mich loved aud esteemed by > hose with whom
hey have spent their long years, and parted
nth In regret. But although, Mr. Editor,
mr town has had a gala season fur several
iaya oast, and Wofford Commencement is
nded". and strange faces are met frequently
m our st reel s, jet. we have another rich treat
n store lor to morrow in ihe public axamina
lon and concert for the South Carolina Iustl
uilon for the Deaf. Dumb and tue Blind,
-.hieb will take place at their Institute, lour
niles soul h of us, commencing at ten o'clock
L M., of which more anon. MARSH.
lommencement at Purman University.
The annual commencement exercises of the
'orman University and .Female College were
eld last week In Greenville.
On Tuesday evening, June 18th, Msjor J. B
Headman, of Union, delivered the annual ad
ress before tn? Adelpbian and Phllosophlan
ocletlefi of the University. The address was
J te rest lng, instructive and ornate, and the
octeiiea feel so much Indebted to ihe orator
jr his pleasing effort that they have ?equest
d a c<>t>y fur publication.
On Wednesday morning, June 19th, the
egular commencement exercises were held tn
he B/tpilstChurcn. Certificates of distinction
rere conlerred on twenty-seven st ute nts who
assed their resiective examinations with
uccess, and the degree of bachelor of phlloso
by was conferred on P. Hawkins und G. W.
aylor, ol Greenville; E. C. Dargan, of D.?r
iigion, and C. Mci:. Williams, of Greenville,
in Wednesday ufternouo, at five o'clock, a
leeilng was held by some of the alumni fur
tie purpose ot reorganizing the Alumni Asso?
lai lon. Resolutions were passed to that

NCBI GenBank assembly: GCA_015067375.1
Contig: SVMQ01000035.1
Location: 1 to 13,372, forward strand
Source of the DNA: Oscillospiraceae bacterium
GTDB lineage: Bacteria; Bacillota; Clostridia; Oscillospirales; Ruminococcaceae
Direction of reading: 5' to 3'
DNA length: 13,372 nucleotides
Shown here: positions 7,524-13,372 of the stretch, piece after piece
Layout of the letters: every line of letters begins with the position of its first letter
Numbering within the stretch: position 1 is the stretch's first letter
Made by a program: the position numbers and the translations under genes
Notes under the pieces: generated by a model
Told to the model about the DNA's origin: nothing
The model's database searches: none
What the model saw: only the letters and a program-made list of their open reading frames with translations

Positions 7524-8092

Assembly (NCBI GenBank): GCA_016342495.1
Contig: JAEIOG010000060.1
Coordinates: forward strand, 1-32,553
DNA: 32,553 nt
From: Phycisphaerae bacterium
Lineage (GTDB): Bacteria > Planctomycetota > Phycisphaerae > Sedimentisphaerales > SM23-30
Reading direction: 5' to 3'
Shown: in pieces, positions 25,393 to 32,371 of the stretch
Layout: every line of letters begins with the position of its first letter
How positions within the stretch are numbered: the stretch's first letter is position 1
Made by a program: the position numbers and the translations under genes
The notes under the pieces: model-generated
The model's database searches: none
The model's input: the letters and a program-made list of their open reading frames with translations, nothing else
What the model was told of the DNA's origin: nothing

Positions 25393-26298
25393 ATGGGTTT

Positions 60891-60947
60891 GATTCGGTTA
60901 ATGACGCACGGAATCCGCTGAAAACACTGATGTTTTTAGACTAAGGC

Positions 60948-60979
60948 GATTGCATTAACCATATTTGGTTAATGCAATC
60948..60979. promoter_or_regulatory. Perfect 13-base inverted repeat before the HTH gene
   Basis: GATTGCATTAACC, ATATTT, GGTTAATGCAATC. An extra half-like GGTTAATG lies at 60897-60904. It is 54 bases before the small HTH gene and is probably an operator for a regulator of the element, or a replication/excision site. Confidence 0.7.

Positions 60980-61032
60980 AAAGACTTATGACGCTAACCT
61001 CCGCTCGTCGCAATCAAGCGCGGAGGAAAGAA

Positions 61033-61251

fleet, and measures were taken to procure a
uitable person to deliver an address before
lie associai lon next June. In the evening, al
ad-past eight o'clock, the commencement ex
rcises of ihe female college were held in Hie
lol Ieee Chapel. Various essays were recited,
nd a most excellent uddresa delivered by Dr.
[ey nardie, of the Methodist Church.
THE STOKES TRIAL.
Mrect Testimony ot an Eye-Wltneas.
NEW YORK, June 28.
In the Stokes trial to-day John P. Redmond,
hall boy at the Grand Central Hotel, test I
ed that Fisk asked him if Mrs. Morse or
aughier were In, and that he followed Fisk
p a lew steps when he heard a noise, and
joking up saw Stokes standing at the lop of
he stairs. Witness had seeu bim enter the
oiel about lea minutes previous Stokes
ran resting his lett elbow on the banister, and
ad his righi hand raised with a pistol in ii.
Hokes fired two shots and Fink staggered
ack, leaning against the wall. Fisk was
hen helped up stairs, and the witness Baw
'isle Identify Stokes as the man who had shot
TBE WEATHER THIS DAV.
WASHINGTON, June 28.
Clear and probably douay weather prevails
m Saturday over the South Atlantic and Guli
Hates east of the Mississippi, with light to
resh souiheasierly to southwesterly winds
.nd over the Middle and New England States,
vii h light to fresh southerly to westerly winds,
.nd with possibly areas ol rain over me latter
rom Tennessee to the upper lakes; light to
resh and occasionally brisk southeasterly to
outhwesrerly winds, partially cloudy weather
.nd possibly occasional areas of rain.
ifafetarflajr'a Weatner ttenorta or the
Signal Service, U. S. A.-#.47 P. M.,
J' is ton.
.v ashil) (tton.
NOTE.-The weather report dared 7.47 o'clock
;hls rooming, will be posted la thc room8 or the
Chamber or Commerce at io o'clock A. M., and
ogether with the weather chart, may (by the
?ourtesy of the Chamber) be examined by shlp
naatera at any time during the day.
The Carolina Ligat infantry and the
Palmetto State Ritte Club Celebrate
the Twenty-Eighth. jp
. i ;
The Carolina Light Infantry celebrated their
second anniversary and tbe 28th or Jone, yes?
terday, by a parade through the streets and
target exercise at Giles's farm. During the
parade, the company was drawn up In front of
the City Hall, where tbe^-were presented with